On April 24, 2008, Anderson saw Edwards at Transitions. Anderson reported that his sleep was good and his depression was manageable. Anderson denied having suicidal or homicidal thoughts, but he reported having auditory hallucinations. R. 281.

On July 24, 2008, Anderson saw Edwards at Transitions. Anderson reported that he wanted to go back to school or work. Edwards noted that Anderson's medications were effective. R. 284.

On September 18, 2008, Anderson saw Edwards at Transitions. Edwards noted that Anderson's panic attacks were under control. Anderson's sleep was good and he again denied any suicidal or homicidal ideations. R. 287.

On November 25, 2008, Edwards prepared an Adult Mental Health/DD Assessment of Anderson. Edwards noted that Anderson began receiving treatment at Transitions for anxiety and depression in May 2006. Anderson's main concern at the beginning was anxiety and panic attacks, but more recently, Anderson's main concern was depression. R. 262. Anderson reported that he sometimes heard voices and sounds, such as footsteps or movements. Anderson reported that the auditory hallucinations did not "bother" him, but that the hallucinations were "annoying to him at times." R. 262. Edwards reported that Anderson made considerable progress in reducing symptoms of depression over the past year. R. 262. Anderson continued to make progress to control his symptoms of depression and anxiety. R. 264. Anderson's symptoms had been reduced over the past year. R. 274. Anderson was taking Zoloft, Trazodone, and Neurontin at the time and was compliant with those medications. R. 265, 274.

Anderson reported to Edwards that he was interested in television, cars, computers, writing, video games, movies and music. Anderson reported that he wanted to pursue several goals, including going back to school, working, and leading a more productive life. R. 270. Edwards stated that Anderson had problems of self-esteem/efficacy and lack of motivation. R. 270.

On examination, Edwards observed Anderson's mental status was within normal limits, but Edwards observed that Anderson had a blunted affect and depressed mood. Anderson's memory was intact and he had good insight. R. 271. Edwards diagnosed major depressive disorder, severe, recurrent, with psychotic features and generalized anxiety disorder.

R. 272. Edwards assessed a Global Assessment of Functioning (GAF) score of 61. R. 272. Edwards stated that Anderson did not meet the criteria for mental health related serious impairment. R. 272. Edwards recommended continuing outpatient psychiatric and therapy/counseling services. Edwards recommended that the primary focus should be on reducing symptoms of depression and monitoring progress with anxiety.

R. 274. Edwards stated that Anderson was more appropriately diagnosed with generalized anxiety disorder rather than panic disorder because of the infrequency of his panic attacks and his more generalized anxious disposition. R. 274.

On March 19, 2009, Anderson went to see a nurse Amy Anderson, at Transitions for a medication check. R. 339. Anderson reported that his sleep was good. Anderson reported he was anxious all the time and had fleeting suicidal thoughts. Anderson reported no psychosis. Anderson reported that the effect of his medications was poor, and he requested an increase in the dosage. Anderson reported that he argued with his grandfather frequently and had financial and vocational stressors. R. 339-40. On March 24, 2009, Dr. Sanchez increased the dosage of Anderson's Zoloft and Neurontin. R. 340.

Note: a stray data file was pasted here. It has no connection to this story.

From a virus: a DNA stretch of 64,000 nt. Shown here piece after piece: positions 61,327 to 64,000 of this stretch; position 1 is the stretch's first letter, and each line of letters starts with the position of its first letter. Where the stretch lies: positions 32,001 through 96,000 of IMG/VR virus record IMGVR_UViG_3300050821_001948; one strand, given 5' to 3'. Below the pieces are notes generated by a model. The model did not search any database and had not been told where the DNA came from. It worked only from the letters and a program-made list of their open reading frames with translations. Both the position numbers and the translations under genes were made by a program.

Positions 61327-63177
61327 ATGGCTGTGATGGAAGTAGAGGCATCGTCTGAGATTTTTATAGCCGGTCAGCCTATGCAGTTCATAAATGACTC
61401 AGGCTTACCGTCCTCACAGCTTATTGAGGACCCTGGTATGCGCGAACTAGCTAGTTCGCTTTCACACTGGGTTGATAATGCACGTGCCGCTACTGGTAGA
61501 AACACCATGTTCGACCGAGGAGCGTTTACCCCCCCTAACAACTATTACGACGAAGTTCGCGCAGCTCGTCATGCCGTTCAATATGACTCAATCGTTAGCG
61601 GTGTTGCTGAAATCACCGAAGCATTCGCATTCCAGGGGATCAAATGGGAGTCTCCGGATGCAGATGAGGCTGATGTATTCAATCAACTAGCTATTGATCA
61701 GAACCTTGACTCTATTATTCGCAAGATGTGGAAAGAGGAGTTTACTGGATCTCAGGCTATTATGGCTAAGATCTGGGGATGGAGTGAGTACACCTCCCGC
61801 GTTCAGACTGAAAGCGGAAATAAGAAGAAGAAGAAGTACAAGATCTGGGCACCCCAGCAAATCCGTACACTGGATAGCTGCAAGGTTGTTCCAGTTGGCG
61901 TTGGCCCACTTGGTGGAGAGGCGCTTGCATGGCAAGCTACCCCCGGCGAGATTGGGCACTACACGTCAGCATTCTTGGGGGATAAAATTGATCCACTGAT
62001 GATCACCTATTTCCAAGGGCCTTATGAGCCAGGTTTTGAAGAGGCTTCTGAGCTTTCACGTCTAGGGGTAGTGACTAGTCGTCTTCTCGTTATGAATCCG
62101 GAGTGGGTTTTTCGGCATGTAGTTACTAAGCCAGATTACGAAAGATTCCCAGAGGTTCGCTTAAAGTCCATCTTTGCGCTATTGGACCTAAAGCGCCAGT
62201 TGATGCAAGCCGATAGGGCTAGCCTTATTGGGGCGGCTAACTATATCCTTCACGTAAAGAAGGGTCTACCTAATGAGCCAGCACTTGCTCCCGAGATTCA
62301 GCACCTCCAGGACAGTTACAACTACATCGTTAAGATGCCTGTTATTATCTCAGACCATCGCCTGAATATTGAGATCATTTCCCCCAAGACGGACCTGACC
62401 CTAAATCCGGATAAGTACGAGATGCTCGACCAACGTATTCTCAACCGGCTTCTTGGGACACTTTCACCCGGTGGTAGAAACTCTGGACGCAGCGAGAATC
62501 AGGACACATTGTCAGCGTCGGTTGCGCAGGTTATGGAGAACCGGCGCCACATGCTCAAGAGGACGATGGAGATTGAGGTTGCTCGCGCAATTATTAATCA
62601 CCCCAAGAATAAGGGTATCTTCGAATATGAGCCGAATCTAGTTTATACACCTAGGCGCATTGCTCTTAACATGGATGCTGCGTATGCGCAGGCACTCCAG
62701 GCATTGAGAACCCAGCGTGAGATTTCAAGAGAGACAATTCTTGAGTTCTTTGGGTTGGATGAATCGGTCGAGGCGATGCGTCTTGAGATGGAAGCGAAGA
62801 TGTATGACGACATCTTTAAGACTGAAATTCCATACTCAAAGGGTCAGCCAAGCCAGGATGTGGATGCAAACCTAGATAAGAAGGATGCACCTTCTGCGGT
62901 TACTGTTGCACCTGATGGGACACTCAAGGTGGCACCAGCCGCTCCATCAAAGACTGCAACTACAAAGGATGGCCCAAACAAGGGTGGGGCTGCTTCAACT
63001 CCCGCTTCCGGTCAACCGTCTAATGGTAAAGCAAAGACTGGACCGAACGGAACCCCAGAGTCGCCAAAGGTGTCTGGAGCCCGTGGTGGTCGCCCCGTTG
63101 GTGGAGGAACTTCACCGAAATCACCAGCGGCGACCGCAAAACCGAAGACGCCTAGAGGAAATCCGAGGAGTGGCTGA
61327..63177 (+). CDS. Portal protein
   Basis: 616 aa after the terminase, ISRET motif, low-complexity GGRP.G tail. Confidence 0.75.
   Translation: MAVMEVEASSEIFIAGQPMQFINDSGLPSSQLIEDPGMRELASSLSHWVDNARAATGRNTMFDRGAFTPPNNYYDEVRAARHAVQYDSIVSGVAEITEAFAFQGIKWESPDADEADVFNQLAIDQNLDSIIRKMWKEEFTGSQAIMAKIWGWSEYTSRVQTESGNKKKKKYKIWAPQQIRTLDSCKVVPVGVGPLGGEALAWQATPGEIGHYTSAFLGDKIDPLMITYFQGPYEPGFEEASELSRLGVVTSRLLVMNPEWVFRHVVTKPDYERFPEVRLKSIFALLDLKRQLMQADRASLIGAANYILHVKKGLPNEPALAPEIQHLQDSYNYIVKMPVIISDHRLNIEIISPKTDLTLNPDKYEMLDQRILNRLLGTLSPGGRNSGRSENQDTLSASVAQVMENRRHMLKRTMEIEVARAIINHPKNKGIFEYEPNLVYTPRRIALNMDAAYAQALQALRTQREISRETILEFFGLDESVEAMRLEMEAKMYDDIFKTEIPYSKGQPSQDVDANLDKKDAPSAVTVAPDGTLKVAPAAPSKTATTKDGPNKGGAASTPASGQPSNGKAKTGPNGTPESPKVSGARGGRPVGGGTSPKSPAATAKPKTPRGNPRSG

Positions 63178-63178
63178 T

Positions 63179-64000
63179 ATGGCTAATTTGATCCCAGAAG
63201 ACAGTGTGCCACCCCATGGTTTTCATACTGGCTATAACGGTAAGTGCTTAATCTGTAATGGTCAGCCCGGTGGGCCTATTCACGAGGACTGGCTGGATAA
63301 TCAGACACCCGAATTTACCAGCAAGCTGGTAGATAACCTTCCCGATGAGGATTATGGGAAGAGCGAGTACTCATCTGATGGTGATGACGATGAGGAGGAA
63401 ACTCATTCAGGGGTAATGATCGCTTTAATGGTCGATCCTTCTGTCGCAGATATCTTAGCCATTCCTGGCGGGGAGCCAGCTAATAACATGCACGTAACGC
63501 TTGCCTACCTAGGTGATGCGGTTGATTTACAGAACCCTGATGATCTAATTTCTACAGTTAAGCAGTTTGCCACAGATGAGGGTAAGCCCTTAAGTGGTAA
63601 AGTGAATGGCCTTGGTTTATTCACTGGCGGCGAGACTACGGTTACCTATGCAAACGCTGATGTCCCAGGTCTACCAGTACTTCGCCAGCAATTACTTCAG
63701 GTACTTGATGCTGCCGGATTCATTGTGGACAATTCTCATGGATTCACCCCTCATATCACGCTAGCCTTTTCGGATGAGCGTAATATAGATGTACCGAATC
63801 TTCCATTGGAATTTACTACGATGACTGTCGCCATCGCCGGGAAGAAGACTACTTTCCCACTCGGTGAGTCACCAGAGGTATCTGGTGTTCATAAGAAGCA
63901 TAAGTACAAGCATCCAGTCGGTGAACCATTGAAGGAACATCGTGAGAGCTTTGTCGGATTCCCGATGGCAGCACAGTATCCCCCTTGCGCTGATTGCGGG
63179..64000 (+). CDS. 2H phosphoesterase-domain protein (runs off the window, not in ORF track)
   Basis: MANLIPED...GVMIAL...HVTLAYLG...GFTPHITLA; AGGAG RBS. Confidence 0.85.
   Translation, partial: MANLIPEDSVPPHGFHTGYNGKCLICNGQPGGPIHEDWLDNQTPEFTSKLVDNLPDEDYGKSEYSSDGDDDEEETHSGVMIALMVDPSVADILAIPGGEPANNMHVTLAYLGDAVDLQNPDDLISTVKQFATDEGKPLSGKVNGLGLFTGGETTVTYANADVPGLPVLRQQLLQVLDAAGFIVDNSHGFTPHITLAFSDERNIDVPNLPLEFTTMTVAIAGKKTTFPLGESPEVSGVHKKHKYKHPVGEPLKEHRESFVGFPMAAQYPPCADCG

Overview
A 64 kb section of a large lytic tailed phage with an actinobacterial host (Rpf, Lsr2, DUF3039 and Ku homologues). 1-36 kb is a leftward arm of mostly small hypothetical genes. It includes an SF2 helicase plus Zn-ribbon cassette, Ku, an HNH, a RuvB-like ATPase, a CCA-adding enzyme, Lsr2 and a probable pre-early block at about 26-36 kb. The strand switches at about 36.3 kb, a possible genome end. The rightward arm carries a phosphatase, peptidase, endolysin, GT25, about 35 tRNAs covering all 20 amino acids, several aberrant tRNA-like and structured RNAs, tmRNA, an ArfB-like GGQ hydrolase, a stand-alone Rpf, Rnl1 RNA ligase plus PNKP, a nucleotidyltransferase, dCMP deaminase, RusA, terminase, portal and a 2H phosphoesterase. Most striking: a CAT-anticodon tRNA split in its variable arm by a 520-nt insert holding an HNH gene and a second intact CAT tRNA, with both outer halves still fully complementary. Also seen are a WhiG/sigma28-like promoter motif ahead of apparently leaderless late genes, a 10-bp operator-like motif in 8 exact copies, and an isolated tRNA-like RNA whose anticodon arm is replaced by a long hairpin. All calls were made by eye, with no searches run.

On April 17, 2009, Anderson completed a Function Report. R. 158-65. Anderson stated that his "day is strongly determined by mood."

R. 158. Anderson stated that he could take care of his personal hygiene and do household chores, although he sometimes neglected dressing and hygiene. He did not need special reminders to take care of his personal needs and grooming. Anderson washed dishes, did household repairs, took out the trash, and cleaned up after his dog. Anderson also cooked his own meals. He reported that he did chores as necessary. He also cared for his dog, including walking the dog. Anderson reported that he lived with his grandfather; was unable to drive a car, attend gatherings, associate with people at length, or relax; and could not pay bills because of the stress it causes. R. 158-61. Anderson stated that he had difficulty dealing with others, including family members. He described his temper as "shot" and his tolerance as "non-existent." R. 163. Anderson said that he could concentrate for an hour at a time. He had no problems following written instructions and, usually could follow spoken instructions without much trouble. He stated that he could get along with authority figures, except, "If the authority figure is a jerk then I won't get along at all." R. 164. Anderson stated that he could handle changes in routine, but did not handle stress well at all. R. 164. Anderson stated that sometimes he could not get out of bed because of his depression. At those times, all he wanted to do was sleep and not have to deal with the world. R. 165.

On April 27, 2009, state agency psychologist Dr. Frank Froman, Ed.D., performed a consultative psychological examination of Anderson.

R. 291-95. Anderson reported that he dropped out of college after two years because of depression that he suffered after his mother died.

R. 291. Anderson reported that he was a patient in a psychiatric unit in 2003 or 2004. R. 291. He had a history of drug and alcohol abuse, but no current problems. R. 292. Anderson had no current physical problems.

R. 291. Anderson reported that he never tried to commit suicide, but he had suicidal thoughts before. Dr. Froman observed that Anderson related in a manner that suggested slight anxiety. Anderson had good ability to relate. Anderson's speech was "extraordinarily abundant but clear and easy to understand." R. 292.

Anderson told Dr. Froman that he no longer socialized due to his depression. He had problems sleeping and indicated he was gaining weight. Anderson reported that he drank eight to ten cups of coffee a day. Anderson did not relate feeling anxious to his consumption of coffee. Anderson reported that he watched television, got on the computer, and played video games during the day. ...